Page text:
So now we don't believe in
the Bible! Whatever will they think of
by Dr Guy Freeland*
Some observant Sydney-side readers might have noted a
report in The Sydney Morning Herald on 14 October by the
paper's Religious Affairs Writer, Kelly Burke, headed "Bible
believers 'schism' threat to Anglicans". The article told
how the new Anglican Archbishop of Sydney, Dr Peter Jensen,
was intending to get the endorsement of the 46th Synod of
the Anglican Archdiocese of Sydney to launch a 'Bible
believing' denomination, with the aim of 'converting' 10% of
Sydney's population within 10 years.
Note carefully that the Archbishop isn't planning to
'convert' 10% of Sydney's population to Anglicanism, but to
a new 'denomination' of 'Bible believers'.
Very odd; I have never met a Christian who didn't believe
in the Bible. Ah, but what does Dr Jensen mean by 'Bible
believing'? There is the rub. 'Bible believing' means, the
article reports the Archbishop as saying, 'Bible based'.
Again, I have never met a Christian who didn't claim that
their faith was 'Bible based'. However, Dr Jensen's
definition of 'Bible believing' doesn't stop there.
According to the Herald, the Archbishop added, 'By Bible
believing I mean the Bible taking precedence over church
tradition, human reason and Christian experience'.
Now, that is what philosophers call a 'stipulative
definition'. Cut all the cackle and confusion, state what
you take the meaning of a word or expression to be, and then
we can all know exactly what you are trying to say. There is
a lot to be said for it and when teaching philosophy I used
to sing the praises of stipulative definition loud and long.
Although of great assistance to clear thinking, speaking and
writing, stipulative definition can be abused. Take Lewis
Carroll's Humpty Dumpty (you know, the 'bloke' in the
nursery rhyme who sat on a wall and had a great fall) in
Through the Looking Glass:
"There's glory for you!'
'I don't know what you mean by 'glory'", Alice said. Humpty
Dumpty smiled contemptuously.
'Of course you don't till I tell you. I meant 'there's a
nice knock down argument for you!'"
'But 'glory' doesn't mean 'a nice knock down argument'",
'When I use a word', Humpty Dumpty said, in rather a
scornful tone, 'it means just what I choose it to mean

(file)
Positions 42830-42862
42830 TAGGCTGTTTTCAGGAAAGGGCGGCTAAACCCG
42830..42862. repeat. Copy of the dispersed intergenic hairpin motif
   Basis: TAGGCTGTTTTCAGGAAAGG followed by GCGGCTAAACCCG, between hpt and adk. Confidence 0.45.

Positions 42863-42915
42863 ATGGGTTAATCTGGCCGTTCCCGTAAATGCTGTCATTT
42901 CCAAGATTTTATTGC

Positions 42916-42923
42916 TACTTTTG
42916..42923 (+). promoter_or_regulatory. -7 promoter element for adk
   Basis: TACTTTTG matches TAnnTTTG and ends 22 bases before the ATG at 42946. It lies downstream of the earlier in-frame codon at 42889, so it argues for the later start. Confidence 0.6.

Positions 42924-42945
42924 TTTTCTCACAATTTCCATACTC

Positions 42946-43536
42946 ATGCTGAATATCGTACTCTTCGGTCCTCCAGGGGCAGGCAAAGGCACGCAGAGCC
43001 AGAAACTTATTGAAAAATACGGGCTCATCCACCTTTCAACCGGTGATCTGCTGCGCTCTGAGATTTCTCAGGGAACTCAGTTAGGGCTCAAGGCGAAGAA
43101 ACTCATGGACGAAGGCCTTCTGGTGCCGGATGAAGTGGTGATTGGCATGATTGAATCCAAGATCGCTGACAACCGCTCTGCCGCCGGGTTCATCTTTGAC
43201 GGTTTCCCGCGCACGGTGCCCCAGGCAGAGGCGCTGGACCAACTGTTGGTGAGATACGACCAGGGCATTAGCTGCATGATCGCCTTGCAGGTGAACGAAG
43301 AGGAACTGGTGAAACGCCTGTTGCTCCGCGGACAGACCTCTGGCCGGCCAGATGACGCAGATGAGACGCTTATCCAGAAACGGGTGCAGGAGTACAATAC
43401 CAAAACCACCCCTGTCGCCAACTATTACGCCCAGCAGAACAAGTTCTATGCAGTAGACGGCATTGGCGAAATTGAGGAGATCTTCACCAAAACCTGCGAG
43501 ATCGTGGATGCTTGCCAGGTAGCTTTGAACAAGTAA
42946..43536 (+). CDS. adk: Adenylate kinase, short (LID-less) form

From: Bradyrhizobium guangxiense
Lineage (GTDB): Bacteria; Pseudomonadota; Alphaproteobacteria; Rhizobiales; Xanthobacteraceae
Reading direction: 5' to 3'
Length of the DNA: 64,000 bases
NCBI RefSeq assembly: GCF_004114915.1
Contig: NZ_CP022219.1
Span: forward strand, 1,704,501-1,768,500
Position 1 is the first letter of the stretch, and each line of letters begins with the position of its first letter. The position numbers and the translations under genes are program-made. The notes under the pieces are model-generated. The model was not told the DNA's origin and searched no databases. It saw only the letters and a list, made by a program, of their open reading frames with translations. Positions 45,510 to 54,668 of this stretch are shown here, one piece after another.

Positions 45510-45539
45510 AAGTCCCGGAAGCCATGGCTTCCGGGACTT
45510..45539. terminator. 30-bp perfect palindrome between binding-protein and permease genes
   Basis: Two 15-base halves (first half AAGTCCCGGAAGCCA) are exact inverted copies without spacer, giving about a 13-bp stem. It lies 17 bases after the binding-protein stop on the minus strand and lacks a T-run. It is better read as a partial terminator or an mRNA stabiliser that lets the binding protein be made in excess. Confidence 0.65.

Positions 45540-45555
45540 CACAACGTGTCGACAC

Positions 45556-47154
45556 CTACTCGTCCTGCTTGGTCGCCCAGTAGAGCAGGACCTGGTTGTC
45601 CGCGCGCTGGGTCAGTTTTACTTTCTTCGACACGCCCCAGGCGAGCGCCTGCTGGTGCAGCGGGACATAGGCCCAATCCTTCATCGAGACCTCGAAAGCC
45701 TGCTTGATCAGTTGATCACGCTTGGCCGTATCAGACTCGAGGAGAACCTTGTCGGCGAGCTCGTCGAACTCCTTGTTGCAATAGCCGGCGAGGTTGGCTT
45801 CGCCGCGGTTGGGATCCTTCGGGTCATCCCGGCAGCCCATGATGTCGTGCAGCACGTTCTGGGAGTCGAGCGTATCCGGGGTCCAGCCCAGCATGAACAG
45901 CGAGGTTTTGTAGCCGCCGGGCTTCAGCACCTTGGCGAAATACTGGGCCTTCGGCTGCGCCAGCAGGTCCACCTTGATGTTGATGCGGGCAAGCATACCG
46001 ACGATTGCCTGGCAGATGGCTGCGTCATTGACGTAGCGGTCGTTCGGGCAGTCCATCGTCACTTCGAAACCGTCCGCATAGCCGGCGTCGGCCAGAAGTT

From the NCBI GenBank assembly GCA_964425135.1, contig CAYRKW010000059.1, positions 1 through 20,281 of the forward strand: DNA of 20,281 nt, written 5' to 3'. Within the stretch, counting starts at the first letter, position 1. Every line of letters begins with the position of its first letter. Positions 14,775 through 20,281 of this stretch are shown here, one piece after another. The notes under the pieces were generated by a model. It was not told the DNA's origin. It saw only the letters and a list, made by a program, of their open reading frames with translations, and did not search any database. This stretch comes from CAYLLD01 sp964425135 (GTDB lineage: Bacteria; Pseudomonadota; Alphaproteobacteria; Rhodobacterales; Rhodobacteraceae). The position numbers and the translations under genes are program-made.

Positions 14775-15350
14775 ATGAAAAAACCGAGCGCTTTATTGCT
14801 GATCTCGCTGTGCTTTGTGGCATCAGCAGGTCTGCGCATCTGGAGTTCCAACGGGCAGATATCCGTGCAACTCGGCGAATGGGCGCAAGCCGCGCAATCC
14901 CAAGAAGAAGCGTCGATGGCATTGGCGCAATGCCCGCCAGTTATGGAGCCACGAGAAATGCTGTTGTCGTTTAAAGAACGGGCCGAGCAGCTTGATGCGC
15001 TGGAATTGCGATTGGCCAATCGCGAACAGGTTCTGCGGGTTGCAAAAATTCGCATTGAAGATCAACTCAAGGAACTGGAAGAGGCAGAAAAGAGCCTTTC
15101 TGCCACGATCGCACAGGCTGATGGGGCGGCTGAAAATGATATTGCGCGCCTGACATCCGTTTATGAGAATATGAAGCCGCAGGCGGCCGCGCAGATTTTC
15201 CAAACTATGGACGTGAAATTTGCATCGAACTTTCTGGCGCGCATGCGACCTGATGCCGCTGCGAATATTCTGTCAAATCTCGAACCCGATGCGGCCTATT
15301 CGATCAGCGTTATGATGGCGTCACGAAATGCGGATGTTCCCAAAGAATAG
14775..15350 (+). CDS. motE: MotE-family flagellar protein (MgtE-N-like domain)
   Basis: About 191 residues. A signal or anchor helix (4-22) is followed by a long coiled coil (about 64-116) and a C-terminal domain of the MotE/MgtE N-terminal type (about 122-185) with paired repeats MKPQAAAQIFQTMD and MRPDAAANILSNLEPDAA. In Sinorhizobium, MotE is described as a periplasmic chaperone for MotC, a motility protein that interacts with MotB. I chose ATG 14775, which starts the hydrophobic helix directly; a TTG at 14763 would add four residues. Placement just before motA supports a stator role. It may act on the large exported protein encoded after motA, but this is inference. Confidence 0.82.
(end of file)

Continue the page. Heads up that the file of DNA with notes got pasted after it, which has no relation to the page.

neither more nor less'.
This is where the misuse of stipulative definition comes
in. Take a common word or expression, define it in an
outlandish fashion, and thereby deprive any one that uses
the expression in its customary sense, who might wish to
take issue with you, of the use of it! Surely, the customary
meaning of 'Bible-believing' is something like 'believing
the Bible to be the Word of God'. But to believe the Bible
as the authentic Word of God isn't enough for Dr Jensen, the
only true Bible believers are those who regard the Bible as
the sole source of the faith. The Bible takes precedence
over everything else. If that is what Archbishop Jensen,
Humpty Dumpty like, chooses to mean by 'Bible believing'
that is what he chooses to mean. But it is singularly
unhelpful, as Stephen James, an Anglican layperson quoted by
the Herald, observed:
- 'Of course all Christian churches believe in the
Bible. It's totally offensive and outrageous to imply
Mr James further observed, in the words of the Herald
correspondent, that 'Bible believing', in the Archbishop's
stipulative sense, leaves 'out in the cold':
- middle and high church Anglicans;
- all Catholics (given their obedience to papal
- pretty much most of the Uniting Church, Presbyterian,
Baptist and Lutheran denominations.
Of course, to whatever extent it really does leave out in
the cold mainstream Protestant denominations, it certainly
leaves out all Orthodox; despite the fact that, as usual, we
don't rate a mention. Clearly, the implication is that
Orthodox - who many are prone to dismiss contemptuously as
'ethnic' Christians - are ripe for 'conversion' to true
'Bible believing' Christianity.
Orthodox Christians should have little difficulty in
recognising that the Church's teaching is seriously at
variance (as is that of the Roman Catholic Church and
mainstream Anglicanism) with the position adopted by
Archbishop Jensen. However, what exactly is the Orthodox
position, and what, from an Orthodox perspective, is wrong
with Dr Jensen's position?
What, I take it, Dr Jensen is defending is the doctrine
of sola Scriptura (Scripture alone), which was advanced by
the sixteenth century Protestant reformers. The reformers
rejected the authority of tradition and asserted that the
Bible is the only acceptable source of doctrine and moral
teaching. For defenders of sola Scriptura (and many
Protestants have distanced themselves from the strict,
uncompromising Reformation stance) the Church is founded on
the Bible and on the Bible alone.
Sola Scriptura, at least in its rigorous form, is, I
believe, simply impossible. Consider the question, 'Which
came first, the Bible or the Church?' There can only be one
answer, the Church. The Church was founded by Christ and
received the Holy Spirit for its mission to the world in
accordance with the Lord's commandment to, 'Go therefore and
make disciples of all nations, baptising them m the name of
the Father, and of the Son and of the Holy Spirit' (Mt
28:19) at the feast of Pentecost, 50 days after the
The Bible didn't descend from the heavens on a wire one
morning, like a pagan god in a Greek drama. It has a history
and its numerous books have to be placed into their proper
contexts. In fact at the start of the Apostolic mission not